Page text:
Fixed securely in one of the world's holiday hotspots, Thailand's booming tourism industry is nonetheless experiencing uneasiness like never before amid safety concerns and growing discontent over declining arrivals from China.
Chinese travellers have held Thailand in high regard as their favourite overseas destination for years. But things turned sour after a tour boat capsized off Phuket in July, claiming the lives of 47 Chinese holidaymakers.
Chinese and Indians are among the people of 21 nationalities qualifying for free visas on arrival - a savings of 2,000 baht per passenger. (File photo by Pattarapong Chatpattarasill)
It didn't help matters when Deputy Prime Minister Prawit Wongsuwon pinned the boat accident on Chinese tour operators for not respecting Thai safety regulations.
Confidence further tumbled as Thai officials struggled to formulate policies to ensure safety and security for foreign tourists.
The government waffled before finally giving the nod to an exemption from visa-on-arrival fees for 21 countries, part of efforts to boost arrivals during the tourism high season.
The move is viewed as a desperate attempt to reclaim high tourist growth after seeing arrivals from China, Thailand's biggest source of inbound arrivals, decline for a fifth straight month since July.
In the first nine months of this year, there were 28.54 million foreign visitors, up 8.7% year-on-year. Chinese arrivals grew 13.3% in the same period, but they dropped 8.8% in the third quarter.
The government last Tuesday granted a measure to waive visa-on-arrival fees for two months for visitors from 21 countries. The 2,000-baht fee will be waived from Dec 1 to Jan 31.
The 21 countries are Andorra, Bulgaria, Bhutan, China, Cyprus, Ethiopia, Fiji, India, Kazakhstan, Latvia, Lithuania, Maldives, Malta, Mauritius, Papua New Guinea, Romania, San Marino, Saudi Arabia, Taiwan, Ukraine and Uzbekistan.
The initiative is expected to boost total visitors by 7.1 million for the two remaining months and is anticipated to increase this year's overall arrivals to 38.4 million.
But some argue that such an ad hoc policy isn't the right solution to garner confidence in Thailand's tourism industry and is irrelevant to the existing problem.
Tourism experts say that modern tourists are seeking a meaningful trip and a good impression, as well as travel in comfort. With the greater prevalence of such behaviour in mind, tour operators have formulated tourism packages based on customer lifestyles and expectations.
Supawan Tanomkieatipume, president of the Thai Hotels Association (THA), said the latest visa-on-arrival policy is targeted mainly at tourist arrivals from China and India, which are the top markets for inbound tourism.
The offer will definitely boost tourists from India, Mrs Supawan said, but it could fail to tip the balance for the Chinese.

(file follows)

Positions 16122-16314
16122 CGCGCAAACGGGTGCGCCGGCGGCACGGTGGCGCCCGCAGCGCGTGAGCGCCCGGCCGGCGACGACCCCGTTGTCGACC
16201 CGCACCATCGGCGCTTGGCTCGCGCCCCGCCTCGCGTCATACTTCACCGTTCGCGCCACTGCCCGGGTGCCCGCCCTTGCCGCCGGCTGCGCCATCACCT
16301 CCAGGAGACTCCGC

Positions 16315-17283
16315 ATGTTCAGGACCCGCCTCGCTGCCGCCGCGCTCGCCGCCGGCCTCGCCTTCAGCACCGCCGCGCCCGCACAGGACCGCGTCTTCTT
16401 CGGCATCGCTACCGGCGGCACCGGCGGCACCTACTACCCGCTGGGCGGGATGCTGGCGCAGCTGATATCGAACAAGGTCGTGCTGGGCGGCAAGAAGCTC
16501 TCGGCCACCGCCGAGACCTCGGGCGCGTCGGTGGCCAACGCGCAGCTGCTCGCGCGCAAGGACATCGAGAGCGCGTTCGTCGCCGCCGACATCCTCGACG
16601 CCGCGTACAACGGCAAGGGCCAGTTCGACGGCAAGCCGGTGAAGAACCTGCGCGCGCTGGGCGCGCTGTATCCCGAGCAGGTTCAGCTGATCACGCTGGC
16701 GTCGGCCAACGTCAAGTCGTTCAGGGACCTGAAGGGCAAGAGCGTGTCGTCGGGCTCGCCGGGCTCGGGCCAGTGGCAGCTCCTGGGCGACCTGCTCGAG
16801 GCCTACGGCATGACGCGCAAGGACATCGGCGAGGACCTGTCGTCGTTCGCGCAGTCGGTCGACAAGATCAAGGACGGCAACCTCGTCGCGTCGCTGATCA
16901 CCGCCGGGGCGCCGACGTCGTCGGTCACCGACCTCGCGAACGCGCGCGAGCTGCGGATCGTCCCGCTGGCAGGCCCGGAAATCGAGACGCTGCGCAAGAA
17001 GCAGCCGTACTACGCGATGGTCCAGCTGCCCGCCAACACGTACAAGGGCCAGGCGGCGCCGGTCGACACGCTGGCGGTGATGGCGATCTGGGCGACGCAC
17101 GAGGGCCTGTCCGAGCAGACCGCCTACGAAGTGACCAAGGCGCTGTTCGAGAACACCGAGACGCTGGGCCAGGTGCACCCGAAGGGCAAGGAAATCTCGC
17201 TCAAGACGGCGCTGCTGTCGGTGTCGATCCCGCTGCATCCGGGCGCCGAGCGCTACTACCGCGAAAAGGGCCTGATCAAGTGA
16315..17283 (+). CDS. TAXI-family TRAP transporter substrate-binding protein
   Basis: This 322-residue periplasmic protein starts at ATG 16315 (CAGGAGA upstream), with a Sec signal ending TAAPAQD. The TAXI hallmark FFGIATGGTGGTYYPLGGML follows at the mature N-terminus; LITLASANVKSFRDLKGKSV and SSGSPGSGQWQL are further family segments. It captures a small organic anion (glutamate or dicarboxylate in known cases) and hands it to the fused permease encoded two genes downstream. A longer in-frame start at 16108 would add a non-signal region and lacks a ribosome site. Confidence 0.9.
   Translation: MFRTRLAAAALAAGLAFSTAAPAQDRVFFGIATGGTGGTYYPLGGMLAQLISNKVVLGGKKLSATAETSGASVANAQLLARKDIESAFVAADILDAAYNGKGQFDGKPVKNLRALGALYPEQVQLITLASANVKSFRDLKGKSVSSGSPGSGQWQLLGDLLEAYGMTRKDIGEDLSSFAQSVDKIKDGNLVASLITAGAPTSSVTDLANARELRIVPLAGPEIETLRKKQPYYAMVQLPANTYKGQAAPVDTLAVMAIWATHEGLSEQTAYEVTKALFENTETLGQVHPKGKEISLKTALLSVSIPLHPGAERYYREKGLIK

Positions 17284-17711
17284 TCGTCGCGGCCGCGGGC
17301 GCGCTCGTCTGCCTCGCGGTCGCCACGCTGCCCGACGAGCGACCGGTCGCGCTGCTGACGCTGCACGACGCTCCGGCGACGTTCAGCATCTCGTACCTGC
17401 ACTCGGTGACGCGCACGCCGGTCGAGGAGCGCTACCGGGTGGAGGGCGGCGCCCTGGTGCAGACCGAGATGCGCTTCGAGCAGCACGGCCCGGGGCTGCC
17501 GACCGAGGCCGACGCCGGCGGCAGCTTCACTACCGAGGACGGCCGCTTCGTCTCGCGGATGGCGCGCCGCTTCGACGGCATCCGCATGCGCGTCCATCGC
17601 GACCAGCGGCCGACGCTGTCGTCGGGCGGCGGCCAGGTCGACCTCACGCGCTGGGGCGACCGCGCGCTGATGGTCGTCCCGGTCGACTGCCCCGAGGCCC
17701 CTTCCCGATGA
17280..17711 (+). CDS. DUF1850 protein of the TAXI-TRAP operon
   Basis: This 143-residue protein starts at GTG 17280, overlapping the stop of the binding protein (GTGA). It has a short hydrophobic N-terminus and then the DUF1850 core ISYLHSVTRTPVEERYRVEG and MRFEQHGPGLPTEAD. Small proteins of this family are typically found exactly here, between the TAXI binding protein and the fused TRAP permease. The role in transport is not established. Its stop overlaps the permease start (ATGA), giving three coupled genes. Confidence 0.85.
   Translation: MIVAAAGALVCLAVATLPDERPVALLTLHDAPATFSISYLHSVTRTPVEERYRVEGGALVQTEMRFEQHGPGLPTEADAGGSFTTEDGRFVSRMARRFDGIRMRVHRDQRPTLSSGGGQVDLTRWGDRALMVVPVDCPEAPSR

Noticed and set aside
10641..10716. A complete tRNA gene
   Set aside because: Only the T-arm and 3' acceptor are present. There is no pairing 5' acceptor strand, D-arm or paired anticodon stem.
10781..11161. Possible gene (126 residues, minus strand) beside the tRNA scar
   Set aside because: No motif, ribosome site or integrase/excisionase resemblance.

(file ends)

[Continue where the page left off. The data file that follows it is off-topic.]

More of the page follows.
What Thailand is facing is an issue of emotional insecurity from Chinese tourists, she said. This is remarkably different from previous problems stemming from natural disasters or domestic political turmoil.
"This is the first time that we are facing an emotional problem for tourism," Mrs Supawan said. "The sector used to experience many crises in the past, and the recovery was fast. It is different this time, and we have to address their concerns accordingly."
Without question many Chinese were put off by the government's reaction to the boat disaster, judging from the decline in advance bookings made by tour operators at hotels in major provincial destinations.
Consequently, hotel operators in Phuket, Bangkok, Chiang Mai and Pattaya saw their reservations drop by 10% for this month compared with last year's corresponding period.
On a regular basis, operators should have secured an average occupancy rate of more than 80% because of the high season period.
In addition, average room rates are flat because of lesser demand. Hotel operators should have increased their room rates by 5-10% during the high tourism season.
While having an incentive to boost tourist arrivals is better than nothing, such a measure is unlikely to enhance tourist arrivals as much as some might expect, Mrs Supawan said.
"The most important thing is to ensure safety and security for tourists," she said. "Safety must not be only on paper, but it must be put into action."
The THA predicts that the Chinese tourism market will see an uptick next year, especially during the Chinese New year period.
But slower economic growth in China and the ongoing Sino-US trade row are complicating factors keeping a lid on Chinese arrivals to Thailand.
If these problems don't moderate in 2019, the number of Chinese going overseas will more than likely drop and Thailand's tourism industry will endure even more pain than it experienced this year.
BOON FOR TOURISM
The World Travel and Tourism Council (WTTC) said research shows the sort of benefits that secure visa facilitation regulations can bring to a country in terms of promoting travel and tourism and driving job growth.
According to the WTTC, the tourism sector accounted for 10.4% of global GDP and 313 million jobs, or 9.9% of total employment, in 2017.